For medium and low latitudes, the N-hour repeating equatorial orbit is a new option for remote sensing satellites, which can realize multiple revisits per day, and revisit at the same local time revisits on different days. The remote sensing constellation formed by equatorial satellites could easily achieve rapid revisit, or even continuous observation. Therefore, the ground surveillance performance is critical for the system design of equatorial remote sensing constellations. In this paper, the latitude coverage characteristics of equatorial satellites are analyzed. This paper also assesses the constellation size required to achieve continuous observation of targets in different latitudes. The staring imaging time durations of satellites in the prograde and retrograde constellation are analyzed respectively.
Sun-synchronous orbit (SSO) has a characteristic that passes the given target area at the same local mean solar time, and is commonly used by remote sensing satellites. The ground track of these satellites could repeat precisely, by applying specific design methods. However, the revisit time of a single SSO remote sensing satellite could be greater than one day, and hard to achieve continuous Earth observation, especially for low latitudes. The N-hour repeating equatorial orbit introduced in this paper is a new concept medium Earth orbit (MEO) for remote sensing satellites, which can realize several revisits in one day, and same local time revisits on different days for a designated target at low latitudes. In this paper, the inertial period definition of equatorial satellites is clearly defined and calculated, the design of prograde and retrograde repeating equatorial orbits is given and analyzed theoretically and numerically. The longitude coverage features of equatorial satellites are also evaluated.
In order to formulate accurate and reasonable random vibration test conditions for optical cameras and solve the problem of conservative design of test conditions caused by inaccurate simulation calculation, this paper proposes a general method for the design of random vibration specification for small satellites’ optical cameras. First, we derive the dynamic response formula, which lays a foundation for the small satellite dynamic simulation calculation. Then, the response of the optical camera mounting surface, which is obtained by the dynamic calculation of the small satellite finite element model, and the random vibration test conditions of the camera process is enveloped to obtain the preliminary random vibration test condition of the new research optical camera. Subsequently, we combine the random vibration test data of the optical remote sensing satellite, which has been used in orbit, and revise the preliminary random vibration test conditions of the new research camera in terms of response magnitude and frequency. Finally, we verify the rationality of this method through random vibration test of a small satellite. This scheme is conducive to the establishment of more reasonable and feasible random vibration test conditions for small satellites’ optical cameras, which is beneficial to the development and production of optical cameras.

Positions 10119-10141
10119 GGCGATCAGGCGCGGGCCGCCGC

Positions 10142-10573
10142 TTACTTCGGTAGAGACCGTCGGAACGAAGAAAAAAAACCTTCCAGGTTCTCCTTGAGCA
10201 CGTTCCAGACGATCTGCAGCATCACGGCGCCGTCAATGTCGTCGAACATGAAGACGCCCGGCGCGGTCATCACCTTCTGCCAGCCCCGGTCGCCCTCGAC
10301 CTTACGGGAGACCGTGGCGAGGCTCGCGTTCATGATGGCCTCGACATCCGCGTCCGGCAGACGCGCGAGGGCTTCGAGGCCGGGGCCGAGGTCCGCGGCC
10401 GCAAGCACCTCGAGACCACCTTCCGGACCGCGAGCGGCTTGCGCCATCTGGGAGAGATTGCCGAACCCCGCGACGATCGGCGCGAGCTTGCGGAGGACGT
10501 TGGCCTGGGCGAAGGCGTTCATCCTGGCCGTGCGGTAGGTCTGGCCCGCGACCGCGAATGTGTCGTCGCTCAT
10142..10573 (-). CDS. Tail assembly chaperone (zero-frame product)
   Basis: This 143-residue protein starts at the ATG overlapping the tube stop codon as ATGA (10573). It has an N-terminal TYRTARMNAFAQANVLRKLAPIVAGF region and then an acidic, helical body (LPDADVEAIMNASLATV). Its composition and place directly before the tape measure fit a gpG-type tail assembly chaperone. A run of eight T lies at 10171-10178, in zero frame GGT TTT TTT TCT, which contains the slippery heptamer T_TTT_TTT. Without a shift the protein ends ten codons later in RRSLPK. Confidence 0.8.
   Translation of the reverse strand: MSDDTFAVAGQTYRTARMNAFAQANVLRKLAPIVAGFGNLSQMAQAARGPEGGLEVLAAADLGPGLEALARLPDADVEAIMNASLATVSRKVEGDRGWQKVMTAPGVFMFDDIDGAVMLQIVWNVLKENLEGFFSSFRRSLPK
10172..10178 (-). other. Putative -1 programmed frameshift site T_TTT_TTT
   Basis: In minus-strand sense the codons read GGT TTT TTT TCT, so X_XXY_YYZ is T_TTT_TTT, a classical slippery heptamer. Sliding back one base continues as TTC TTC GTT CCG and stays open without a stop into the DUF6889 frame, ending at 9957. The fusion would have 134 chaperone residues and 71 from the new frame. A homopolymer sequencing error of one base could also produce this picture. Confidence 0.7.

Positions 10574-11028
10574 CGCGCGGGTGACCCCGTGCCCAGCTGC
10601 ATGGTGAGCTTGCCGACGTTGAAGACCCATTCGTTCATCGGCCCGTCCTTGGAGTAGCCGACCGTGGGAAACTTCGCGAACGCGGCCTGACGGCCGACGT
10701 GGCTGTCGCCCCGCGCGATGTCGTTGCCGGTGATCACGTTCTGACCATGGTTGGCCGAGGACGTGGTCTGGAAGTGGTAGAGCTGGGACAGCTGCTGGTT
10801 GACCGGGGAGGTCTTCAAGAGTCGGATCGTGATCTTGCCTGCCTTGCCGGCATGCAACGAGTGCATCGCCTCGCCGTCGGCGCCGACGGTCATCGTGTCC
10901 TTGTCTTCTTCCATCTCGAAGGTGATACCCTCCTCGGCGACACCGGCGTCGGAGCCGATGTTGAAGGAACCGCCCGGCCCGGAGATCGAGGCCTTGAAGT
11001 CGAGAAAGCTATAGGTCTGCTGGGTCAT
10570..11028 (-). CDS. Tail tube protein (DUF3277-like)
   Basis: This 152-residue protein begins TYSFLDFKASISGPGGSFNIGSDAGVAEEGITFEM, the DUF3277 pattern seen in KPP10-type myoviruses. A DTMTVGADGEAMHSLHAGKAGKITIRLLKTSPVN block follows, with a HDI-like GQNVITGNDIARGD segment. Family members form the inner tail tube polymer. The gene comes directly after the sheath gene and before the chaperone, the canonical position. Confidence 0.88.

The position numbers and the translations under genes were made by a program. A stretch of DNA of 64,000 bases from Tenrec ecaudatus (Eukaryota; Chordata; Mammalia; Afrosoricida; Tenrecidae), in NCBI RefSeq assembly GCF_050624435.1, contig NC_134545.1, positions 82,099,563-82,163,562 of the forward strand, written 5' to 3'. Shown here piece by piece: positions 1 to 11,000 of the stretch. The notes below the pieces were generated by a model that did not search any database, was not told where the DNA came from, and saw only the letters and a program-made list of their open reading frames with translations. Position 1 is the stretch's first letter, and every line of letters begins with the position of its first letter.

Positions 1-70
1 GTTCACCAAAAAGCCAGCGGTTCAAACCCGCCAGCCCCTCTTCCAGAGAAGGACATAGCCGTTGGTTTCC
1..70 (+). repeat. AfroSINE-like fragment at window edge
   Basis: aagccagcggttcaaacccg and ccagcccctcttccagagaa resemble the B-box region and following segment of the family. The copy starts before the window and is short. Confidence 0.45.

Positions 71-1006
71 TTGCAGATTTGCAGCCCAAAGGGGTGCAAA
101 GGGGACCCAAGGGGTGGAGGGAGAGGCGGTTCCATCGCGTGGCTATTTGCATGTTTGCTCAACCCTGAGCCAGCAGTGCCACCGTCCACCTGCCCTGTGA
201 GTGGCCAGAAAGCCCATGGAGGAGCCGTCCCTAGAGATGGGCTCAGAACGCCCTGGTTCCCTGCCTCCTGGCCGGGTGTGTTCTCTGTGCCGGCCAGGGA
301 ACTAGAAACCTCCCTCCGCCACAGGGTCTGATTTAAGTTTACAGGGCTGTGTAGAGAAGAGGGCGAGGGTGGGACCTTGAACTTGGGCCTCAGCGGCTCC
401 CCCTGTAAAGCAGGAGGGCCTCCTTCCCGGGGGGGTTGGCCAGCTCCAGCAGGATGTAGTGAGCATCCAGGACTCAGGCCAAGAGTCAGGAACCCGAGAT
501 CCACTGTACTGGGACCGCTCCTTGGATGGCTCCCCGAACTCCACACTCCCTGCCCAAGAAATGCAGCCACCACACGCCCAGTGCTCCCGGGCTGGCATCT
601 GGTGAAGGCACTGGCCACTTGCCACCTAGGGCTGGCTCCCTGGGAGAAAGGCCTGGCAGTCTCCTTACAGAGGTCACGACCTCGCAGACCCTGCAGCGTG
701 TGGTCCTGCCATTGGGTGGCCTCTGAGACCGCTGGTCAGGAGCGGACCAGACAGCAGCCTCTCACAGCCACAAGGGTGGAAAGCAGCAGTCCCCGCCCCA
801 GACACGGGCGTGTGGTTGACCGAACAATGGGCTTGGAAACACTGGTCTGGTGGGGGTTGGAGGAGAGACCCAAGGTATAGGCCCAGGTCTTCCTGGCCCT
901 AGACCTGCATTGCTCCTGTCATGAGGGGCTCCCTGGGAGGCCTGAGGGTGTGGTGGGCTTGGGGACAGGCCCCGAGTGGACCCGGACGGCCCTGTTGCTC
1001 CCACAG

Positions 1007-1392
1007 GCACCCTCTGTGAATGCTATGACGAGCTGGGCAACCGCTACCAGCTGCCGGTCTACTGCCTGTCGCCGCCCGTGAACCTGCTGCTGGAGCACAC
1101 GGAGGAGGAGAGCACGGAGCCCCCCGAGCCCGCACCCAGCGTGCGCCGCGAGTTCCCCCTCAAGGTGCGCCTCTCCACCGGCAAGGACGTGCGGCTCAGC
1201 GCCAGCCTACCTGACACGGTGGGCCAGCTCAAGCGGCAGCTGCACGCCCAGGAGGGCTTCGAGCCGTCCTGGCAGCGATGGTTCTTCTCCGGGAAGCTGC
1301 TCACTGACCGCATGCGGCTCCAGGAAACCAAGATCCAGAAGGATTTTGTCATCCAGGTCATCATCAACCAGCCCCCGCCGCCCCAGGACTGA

Equatorial satellites in low or medium altitude orbits have shown great potential for monitoring space debris in the geosynchronous belt and performing remote sensing tasks in low latitudes. However, the possibility of satellite collision between proposed equatorial satellites and existed spacecraft in Sun-synchronous orbit (SSO) should be considered. In this paper, the definition and design methods of both prograde and retrograde N-hour repeating equatorial orbits are given for space debris monitoring and remote sensing. The characteristics of prograde and retrograde equatorial orbits are compared. For reducing the risk of satellite collision after retirement, this paper also makes suggestions on the system design of the equatorial satellite.
The application of small satellites is a new focus on deep space exploration. Small satellites are easy to launch as secondary payloads, and more suitable for international cooperation. However, small satellites have several major weaknesses for deep space missions, such as the lack of orbit transfer capability and large antenna. This paper presents an innovative concept of small satellite bus based on Evolved Expendable Launch Vehicle (EELV) Secondary Payload Adapter (ESPA). The proposed satellite bus is equipped with orbit control subsystem and a large parabolic antenna for the exploration of Jovian and Saturnian systems. In this paper, the mission requirements, the launch feasibilities and the design parameters of the proposed satellite bus are also discussed.